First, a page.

Endovascular Stent Graft Repair for Treating Aortic Aneurysms

Overview

By Mark Russo, MD, MS

Article

Endovascular stent graft repair is a minimally invasive method to treat aneurysms of the descending thoracic and abdominal aorta.

An aneurysm is a bulging, weakened area in the wall of a blood vessel that results in dilation (ballooning) of the vessel to more than twice its normal size. It can occur in blood vessels of any area of the body, including the brain, aorta, intestines, kidneys, spleen, and legs. The aorta, the largest artery in the body, is the most common location of an aneurysm. 

Aneurysm of Descending Thoracic Aorta

Endovascular aneurysm repair is similar to the approach used for a cardiac catheterization of the coronary arteries. It requires only small incisions in the groin or often no incision. Through the blood vessels (most commonly in the femoral artery), the surgeon inserts long tubes called catheters into the affected area of the aorta under x-ray guidance; the weakened area of the blood vessel is treated by inserting a tube, called a stent graft.

The stent graft is a fabric tube that is delivered through the catheter in a collapsed state and then expanded at the site of the aneurysm. The tube replaces and reinforces the diseased aortic wall, ensuring continuation of blood flow while preventing further expansion of the aorta, aortic rupture (bursting), and/or aortic dissection (a tear).  

Endovascular Repair of Aneurysm of Descending Thoracic Aorta

When should an aortic aneurysm be fixed?

Aneurysms are often discovered incidentally while patients are being tested for other reasons. Most people with aortic aneurysms experience no symptoms unless the aneurysm is extremely large or an aortic dissection occurs. In most cases, endovascular aneurysm repair is performed to prevent aortic dissection or rupture of the aorta. These events may lead to immediate death if they occur.

The risk of dissection and rupture increases as the aneurysm grows. The risk of aortic rupture is less than 1% annually when the aneurysm is 4 cm in size. It is more than 5% per year at 5 cm and more than 10% per year when the aneurysm is larger than 6 cm. Given the significant risk of rupture after an aortic aneurysm reaches 5-6 cm, treatment usually is recommended when it is 6 cm or larger; however, this threshold may vary for each patient based on other factors, such as vascular conditions or the need for additional surgery. 

Likelihood of aortic catastrophe by aortic size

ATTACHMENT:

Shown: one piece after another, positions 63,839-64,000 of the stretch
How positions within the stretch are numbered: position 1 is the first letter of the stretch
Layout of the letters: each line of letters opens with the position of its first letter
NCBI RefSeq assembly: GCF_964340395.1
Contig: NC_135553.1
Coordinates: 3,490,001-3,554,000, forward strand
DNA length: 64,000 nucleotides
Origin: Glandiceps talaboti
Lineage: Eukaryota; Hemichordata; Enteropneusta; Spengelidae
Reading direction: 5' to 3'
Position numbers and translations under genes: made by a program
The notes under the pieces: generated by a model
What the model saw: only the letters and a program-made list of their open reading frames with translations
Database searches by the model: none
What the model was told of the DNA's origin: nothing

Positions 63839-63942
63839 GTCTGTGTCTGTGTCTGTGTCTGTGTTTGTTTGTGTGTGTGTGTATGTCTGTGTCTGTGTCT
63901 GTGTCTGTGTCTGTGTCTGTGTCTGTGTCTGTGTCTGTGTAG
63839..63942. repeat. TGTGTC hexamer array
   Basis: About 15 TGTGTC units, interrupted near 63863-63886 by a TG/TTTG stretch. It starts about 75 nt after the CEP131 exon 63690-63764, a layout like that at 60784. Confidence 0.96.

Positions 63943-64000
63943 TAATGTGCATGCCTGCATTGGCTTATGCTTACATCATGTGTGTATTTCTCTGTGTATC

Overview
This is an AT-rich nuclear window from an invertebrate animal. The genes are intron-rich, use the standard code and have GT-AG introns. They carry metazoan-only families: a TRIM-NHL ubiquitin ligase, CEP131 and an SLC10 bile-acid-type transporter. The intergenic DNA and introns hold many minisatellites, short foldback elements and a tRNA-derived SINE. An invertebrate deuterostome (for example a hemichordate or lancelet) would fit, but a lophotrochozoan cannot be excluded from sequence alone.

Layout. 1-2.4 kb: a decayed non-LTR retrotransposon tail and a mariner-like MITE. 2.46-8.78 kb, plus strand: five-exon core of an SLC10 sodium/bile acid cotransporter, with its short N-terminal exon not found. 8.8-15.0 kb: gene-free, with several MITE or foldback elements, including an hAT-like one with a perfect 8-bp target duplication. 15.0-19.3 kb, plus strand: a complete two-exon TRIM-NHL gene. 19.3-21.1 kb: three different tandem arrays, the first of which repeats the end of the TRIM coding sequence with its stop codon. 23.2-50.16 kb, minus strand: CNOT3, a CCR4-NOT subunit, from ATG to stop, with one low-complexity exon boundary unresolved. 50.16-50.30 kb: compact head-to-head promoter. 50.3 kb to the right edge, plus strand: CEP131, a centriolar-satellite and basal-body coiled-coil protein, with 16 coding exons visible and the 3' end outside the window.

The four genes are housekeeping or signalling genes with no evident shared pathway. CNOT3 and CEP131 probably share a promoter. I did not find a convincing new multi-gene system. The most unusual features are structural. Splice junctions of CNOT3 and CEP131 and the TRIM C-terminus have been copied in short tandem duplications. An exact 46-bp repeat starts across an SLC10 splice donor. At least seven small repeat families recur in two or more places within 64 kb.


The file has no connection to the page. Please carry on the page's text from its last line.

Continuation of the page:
Specific treatment is determined based on patient age and preference, signs and symptoms, overall health status, medical history, and tolerance of specific medications. Other factors include the size and extent of the aneurysm, procedures or therapies, and expectations based on disease course.

Is endovascular aneurysm repair the best option?

An endovascular stent graft repair is used to treat most aneurysms of the descending thoracic and abdominal aorta. The potential benefits of the procedure, compared to traditional open surgery, include a shorter hospital stay and a more rapid recovery.

However, not all aneurysms can be repaired using an endovascular stent graft or by an endovascular approach alone. Sometimes, aortic aneurysms may require traditional open surgery or “hybrid procedures.” Hybrid methods use both endovascular stenting along with open surgery. The hybrid procedures ensure the benefits of both while minimizing the limitations and related risks of using either alone.

Hybrid Repair of an Extensive Aortic Aneurysm

Complications associated with endovascular stent grafting include:

  • Blood leakages around the stent graft
  • Movement of the graft from its original site of placement
  • Infection
  • Blockage of blood flow through the stent graft to major organs
  • Rupture of the aneurysm or aorta

What is life like after endovascular stent graft repair?

Given the less invasive nature of endovascular stent graft repair, recovery is often very quick and patients face very few limitations.

Specific after-care should be directed by a physician. However, in general, patients should:

  • Monitor and keep their blood pressure well controlled
  • Continue low-impact exercises (e.g., brisk walking) and avoid high-impact exercise that can significantly increase blood pressure (e.g., weight training)
  • Not smoke after the procedure or take steps to quit smoking
  • Wear a seat belt, since it reduces the risk of traumatic injury to the chest area

 

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The opinions expressed in this article are those of the author and do not necessarily reflect the views of The Society of Thoracic Surgeons.